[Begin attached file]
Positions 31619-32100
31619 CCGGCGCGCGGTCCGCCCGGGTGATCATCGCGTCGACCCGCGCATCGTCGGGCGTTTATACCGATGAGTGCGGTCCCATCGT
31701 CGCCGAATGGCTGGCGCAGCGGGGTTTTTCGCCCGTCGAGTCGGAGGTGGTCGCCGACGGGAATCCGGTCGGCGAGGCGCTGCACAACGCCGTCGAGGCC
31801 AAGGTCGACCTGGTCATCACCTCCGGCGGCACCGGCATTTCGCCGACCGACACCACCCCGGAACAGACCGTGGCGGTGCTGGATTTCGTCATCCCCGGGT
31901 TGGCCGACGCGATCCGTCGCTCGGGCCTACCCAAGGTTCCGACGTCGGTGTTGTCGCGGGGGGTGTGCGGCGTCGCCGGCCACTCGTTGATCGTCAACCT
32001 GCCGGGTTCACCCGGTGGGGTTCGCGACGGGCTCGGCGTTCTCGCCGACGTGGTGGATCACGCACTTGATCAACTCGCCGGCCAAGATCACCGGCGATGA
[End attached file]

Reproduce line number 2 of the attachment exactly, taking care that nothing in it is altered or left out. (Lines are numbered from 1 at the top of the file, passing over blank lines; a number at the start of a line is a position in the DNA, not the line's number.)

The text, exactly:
31619 CCGGCGCGCGGTCCGCCCGGGTGATCATCGCGTCGACCCGCGCATCGTCGGGCGTTTATACCGATGAGTGCGGTCCCATCGT